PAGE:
18 Human Heads Found At O'Hare Airport

Human specimens appeared to be on final leg of their journey by Tuesday afternoon after paperwork confusion cleared, morgue spokeswoman said

By Sharon Wright
|  Tuesday, Jan 15, 2013  |  Updated 7:02 PM CDT
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Heads had been sent to Rome for medical research and were coming back to the United States for final cremation. Sharon Wright reports.

Heads had been sent to Rome for medical research and were coming back to the United States for final cremation. Sharon Wright reports.

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A shipment of 18 human heads that had been held by authorities at Chicago's O'Hare International Airport and then by the Cook County Medical Examiner's Office should soon be in the care of a cremation service, a morgue spokeswoman said.

Mary Paleologos said a cremation agency showed up Tuesday with the proper paperwork to claim the human specimens. Federal authorities, however, still had to sign off on that paperwork before the heads would be released, she said.

Paleologos said the heads were frozen in sealed containers and were sent from a legitimate facility in Rome about a week before Christmas. She said the heads were properly preserved, wrapped and tagged as human specimens and there was no suggestion of foul play.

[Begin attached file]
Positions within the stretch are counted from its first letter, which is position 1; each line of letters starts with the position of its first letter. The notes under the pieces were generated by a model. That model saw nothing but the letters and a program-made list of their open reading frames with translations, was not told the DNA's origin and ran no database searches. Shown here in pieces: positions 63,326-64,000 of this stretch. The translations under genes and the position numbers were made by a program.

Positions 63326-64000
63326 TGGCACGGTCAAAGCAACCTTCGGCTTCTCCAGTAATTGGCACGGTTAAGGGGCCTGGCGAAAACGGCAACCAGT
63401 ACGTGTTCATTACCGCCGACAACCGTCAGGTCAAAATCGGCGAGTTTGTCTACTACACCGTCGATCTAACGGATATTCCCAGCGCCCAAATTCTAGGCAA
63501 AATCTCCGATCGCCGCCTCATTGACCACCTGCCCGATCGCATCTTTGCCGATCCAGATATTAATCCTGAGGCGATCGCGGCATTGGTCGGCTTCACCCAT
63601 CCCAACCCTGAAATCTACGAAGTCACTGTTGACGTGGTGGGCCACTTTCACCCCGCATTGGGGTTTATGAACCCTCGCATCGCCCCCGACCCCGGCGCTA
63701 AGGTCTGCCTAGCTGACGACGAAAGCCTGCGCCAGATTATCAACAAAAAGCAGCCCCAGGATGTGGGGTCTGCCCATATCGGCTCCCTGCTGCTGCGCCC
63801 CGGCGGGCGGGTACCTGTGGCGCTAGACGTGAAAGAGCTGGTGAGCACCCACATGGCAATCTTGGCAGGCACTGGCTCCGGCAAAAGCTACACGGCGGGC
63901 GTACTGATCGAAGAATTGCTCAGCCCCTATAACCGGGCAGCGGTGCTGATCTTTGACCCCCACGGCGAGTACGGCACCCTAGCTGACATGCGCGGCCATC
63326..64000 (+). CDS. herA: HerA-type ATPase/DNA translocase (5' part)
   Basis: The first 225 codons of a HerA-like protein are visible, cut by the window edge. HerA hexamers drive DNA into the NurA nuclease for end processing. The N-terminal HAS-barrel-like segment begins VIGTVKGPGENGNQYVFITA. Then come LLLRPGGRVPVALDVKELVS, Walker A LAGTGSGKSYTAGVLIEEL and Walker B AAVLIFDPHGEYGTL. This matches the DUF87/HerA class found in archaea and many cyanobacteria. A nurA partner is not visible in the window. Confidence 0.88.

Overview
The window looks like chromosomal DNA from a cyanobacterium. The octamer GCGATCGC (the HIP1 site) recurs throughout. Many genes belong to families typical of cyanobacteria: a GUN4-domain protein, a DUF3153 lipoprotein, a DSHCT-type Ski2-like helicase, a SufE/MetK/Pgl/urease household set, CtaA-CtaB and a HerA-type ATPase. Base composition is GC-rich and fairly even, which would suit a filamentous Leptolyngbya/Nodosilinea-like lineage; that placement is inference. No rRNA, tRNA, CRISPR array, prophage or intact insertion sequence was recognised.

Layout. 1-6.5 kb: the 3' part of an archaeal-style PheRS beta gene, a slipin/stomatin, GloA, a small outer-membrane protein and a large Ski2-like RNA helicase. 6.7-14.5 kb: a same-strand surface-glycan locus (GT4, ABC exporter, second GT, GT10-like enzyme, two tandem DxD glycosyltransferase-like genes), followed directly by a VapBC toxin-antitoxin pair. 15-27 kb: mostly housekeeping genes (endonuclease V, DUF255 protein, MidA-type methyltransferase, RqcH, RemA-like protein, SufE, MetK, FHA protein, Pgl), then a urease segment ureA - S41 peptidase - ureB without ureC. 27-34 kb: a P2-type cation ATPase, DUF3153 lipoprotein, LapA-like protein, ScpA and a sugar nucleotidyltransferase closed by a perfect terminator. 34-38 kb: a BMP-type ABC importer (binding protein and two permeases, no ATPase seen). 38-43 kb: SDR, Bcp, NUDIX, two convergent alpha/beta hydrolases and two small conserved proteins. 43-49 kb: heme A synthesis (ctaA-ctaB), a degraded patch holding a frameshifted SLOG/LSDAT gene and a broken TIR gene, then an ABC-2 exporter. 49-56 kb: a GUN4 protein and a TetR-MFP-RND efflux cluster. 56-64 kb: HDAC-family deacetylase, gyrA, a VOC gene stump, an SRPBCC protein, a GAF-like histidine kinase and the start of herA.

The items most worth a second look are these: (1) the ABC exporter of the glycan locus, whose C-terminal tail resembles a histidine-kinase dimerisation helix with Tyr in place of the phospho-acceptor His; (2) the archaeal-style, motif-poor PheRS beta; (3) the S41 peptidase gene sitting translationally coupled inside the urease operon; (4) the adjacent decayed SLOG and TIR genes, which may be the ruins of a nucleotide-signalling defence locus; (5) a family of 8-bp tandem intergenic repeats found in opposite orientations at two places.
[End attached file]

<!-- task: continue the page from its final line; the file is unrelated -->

It appears the heads had been sent to Rome for medical research and were coming back to the United States for final cremation. U.S. Customs and Border Protection agents at the airport held the shipments because of "incomplete" paperwork, Paleologos said.

The heads were transferred to the Cook County Medical Examiner's Office this week and kept in coolers while authorities looked into the matter. By Tuesday, it appeared that confusion had been cleared.

There are life lessons on those cadavers, explained Paul Dudek with the Anatomical Gift Association of Illinois. Dudek said the organization, founded in 1918, isn't tied to the case of the 18 heads, but explained that such specimens provide valuable information to medical professionals.

"Over the years, we've received about 40,000 donations [that aided in the] training well over 70,000 physicians, dentists and allied health care professionals. So the demand is there," he said.

A spokesman for the Department of Homeland Security told the Chicago Sun-Times it's not unheard of to receive such shipments, and as long as proper documentation is included, it's legal.

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